There is no shortage of places to visit in Brazil for architecture buffs. Running the gamut from colonial Portuguese churches to futuristic museums, including everything in between, Brazil has so many must-see spots.
Of the country's wide array of stunning architecture, the modernist school stands head and shoulders above the rest. It is in this period that Brazil saw its most celebrated architects rise to the fore, names such as Oscar Niemeyer, Roberto Burle Marx, and Lina Bo Bardi.
Brasília, the planned capital
The epicenter of Brazilian modernism is situated in its capital city, Brasilia. A new city built in the vast plateau of the country's Midwest region, Brasilia was constructed in the 1950s to become the new seat of Brazilian government, moving the capital away from Rio de Janeiro.
Legendary urban planner Lúcio Costa saw his master plan chosen by President Juscelino Kubitschek, and he went about recruiting the best modern architects the country had to offer, among them Niemeyer (who was in charge of most public buildings) and Burle Marx (who was tasked with the landscape design).
Today, Brasilia is a true modernist paradise. The city is intricately planned, arranged upon two axes, the Monumental Axis (east to west), and the Residential Axis (north to south). The layout of the city is such that from above, it resembles a dragonfly. The centerpiece of Brasilia is the stunning Three Powers Plaza, which includes the National Congress, the National Cathedral, the Supreme Federal Court building and the presidential palace, all designed and built by Oscar Niemeyer.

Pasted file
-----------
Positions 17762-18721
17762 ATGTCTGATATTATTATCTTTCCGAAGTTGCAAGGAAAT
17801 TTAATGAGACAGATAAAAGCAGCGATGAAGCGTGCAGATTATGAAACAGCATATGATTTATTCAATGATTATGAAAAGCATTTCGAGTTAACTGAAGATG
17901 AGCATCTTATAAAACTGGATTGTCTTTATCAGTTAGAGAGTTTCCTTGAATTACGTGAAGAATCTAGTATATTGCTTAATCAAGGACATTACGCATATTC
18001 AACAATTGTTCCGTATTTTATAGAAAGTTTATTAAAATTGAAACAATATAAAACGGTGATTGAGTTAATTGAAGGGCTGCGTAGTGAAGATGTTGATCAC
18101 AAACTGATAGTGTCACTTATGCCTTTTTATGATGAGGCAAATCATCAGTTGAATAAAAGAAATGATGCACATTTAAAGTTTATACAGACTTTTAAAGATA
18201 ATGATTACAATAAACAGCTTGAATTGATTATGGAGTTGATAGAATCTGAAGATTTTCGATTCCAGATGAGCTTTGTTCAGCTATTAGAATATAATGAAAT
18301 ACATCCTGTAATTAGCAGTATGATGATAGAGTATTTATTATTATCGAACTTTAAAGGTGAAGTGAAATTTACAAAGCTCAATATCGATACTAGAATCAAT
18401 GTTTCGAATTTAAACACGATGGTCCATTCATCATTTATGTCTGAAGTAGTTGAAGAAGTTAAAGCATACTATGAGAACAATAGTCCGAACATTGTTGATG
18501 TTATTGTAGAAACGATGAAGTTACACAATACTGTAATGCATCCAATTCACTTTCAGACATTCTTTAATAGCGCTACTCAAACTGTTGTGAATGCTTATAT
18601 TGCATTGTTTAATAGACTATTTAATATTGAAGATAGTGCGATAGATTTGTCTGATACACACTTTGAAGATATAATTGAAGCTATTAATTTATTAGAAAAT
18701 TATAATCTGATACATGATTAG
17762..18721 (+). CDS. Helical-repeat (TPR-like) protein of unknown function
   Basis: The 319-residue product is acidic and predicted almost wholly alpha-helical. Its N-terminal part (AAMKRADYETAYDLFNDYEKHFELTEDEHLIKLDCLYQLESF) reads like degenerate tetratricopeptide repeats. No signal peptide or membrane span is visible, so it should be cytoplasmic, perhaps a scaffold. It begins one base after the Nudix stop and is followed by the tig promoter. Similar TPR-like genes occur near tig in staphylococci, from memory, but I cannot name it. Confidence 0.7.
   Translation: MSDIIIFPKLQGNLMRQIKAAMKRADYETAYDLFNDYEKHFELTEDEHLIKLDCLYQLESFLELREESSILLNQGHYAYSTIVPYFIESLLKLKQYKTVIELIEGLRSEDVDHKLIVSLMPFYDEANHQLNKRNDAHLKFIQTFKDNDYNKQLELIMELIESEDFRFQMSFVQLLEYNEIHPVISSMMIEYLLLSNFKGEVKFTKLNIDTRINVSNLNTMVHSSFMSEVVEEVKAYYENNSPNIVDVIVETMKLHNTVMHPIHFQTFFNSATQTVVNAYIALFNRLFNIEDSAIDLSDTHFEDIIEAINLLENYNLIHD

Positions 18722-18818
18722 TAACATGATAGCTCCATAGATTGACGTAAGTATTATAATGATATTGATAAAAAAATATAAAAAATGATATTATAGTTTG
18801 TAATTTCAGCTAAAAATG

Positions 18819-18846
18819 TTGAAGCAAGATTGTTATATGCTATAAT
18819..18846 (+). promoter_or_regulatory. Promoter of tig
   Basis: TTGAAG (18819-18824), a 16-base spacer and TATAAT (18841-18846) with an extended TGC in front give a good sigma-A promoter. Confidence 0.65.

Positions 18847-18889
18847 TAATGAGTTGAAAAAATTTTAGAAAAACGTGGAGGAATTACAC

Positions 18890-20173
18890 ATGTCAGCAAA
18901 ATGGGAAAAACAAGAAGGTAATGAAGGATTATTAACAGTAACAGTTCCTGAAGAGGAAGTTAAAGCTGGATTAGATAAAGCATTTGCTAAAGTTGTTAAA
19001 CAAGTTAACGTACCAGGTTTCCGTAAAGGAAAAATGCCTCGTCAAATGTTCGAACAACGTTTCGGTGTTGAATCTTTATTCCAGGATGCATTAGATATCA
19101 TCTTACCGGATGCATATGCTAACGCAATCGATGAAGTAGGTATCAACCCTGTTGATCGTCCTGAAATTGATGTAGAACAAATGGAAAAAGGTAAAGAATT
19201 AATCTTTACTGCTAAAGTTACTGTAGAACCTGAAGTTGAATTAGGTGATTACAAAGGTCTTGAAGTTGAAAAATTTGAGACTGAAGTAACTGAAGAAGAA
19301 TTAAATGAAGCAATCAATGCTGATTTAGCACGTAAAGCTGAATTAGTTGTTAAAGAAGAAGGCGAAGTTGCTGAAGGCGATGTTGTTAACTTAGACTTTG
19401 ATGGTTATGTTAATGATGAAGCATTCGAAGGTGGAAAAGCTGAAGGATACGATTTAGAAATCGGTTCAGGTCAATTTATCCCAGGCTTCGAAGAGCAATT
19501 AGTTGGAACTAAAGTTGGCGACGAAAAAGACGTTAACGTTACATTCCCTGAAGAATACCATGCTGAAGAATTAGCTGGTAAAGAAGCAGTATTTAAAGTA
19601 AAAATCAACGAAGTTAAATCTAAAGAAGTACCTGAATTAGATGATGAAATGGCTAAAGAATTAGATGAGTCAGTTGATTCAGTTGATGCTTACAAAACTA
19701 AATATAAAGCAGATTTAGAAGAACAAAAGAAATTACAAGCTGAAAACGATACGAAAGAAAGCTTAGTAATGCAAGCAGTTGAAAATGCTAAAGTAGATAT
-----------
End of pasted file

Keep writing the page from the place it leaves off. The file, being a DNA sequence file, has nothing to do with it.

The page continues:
Modernism in São Paulo
Paulo Mendes da Rocha is another of Brazil’s best-known modernist architects, though he has always been overshadowed by Niemeyer worldwide. Today, Brazil’s biggest urban center, São Paulo, owes a massive debt to Mendes da Rocha, who designed many of the city’s most striking buildings. Examples of which are the Brazilian Sculpture Museum (MUBE), a superb instance of Brazil's modernist brutalist school, and the stunning Pinacoteca of the state of São Paulo, completed in 1993.
Modern-day São Paulo also bears the visual hallmark of the world’s most famous Italo-Brazilian architect, the legendary Lina Bo Bardi. The São Paulo Museum of Art (MASP), located on the bustling Paulista Avenue, is one of the city's visual landmarks and was built by Bo Bardi in 1963. Visitors flock from all around to take photographs of the museum, a striking concrete and glass structure, suspended above the pavement below by four imposing pillars.
The legendary landscaping of Burle Marx
Already mentioned is architect and landscaper Roberto Burle Marx, who was notable for his stunning achievement in taking Brazil’s natural and vibrant flora and giving it structure, discipline, and true modernist beauty. Some of his most famous works can be found in the southeastern state of Minas Gerais, particularly in the Pampulha Modern Ensemble in Belo Horizonte (which he designed along with Niemeyer), and the unique open-air modern art gallery of Inhotim, a vast 5,000-acre botanical garden which houses two dozen art pavilions.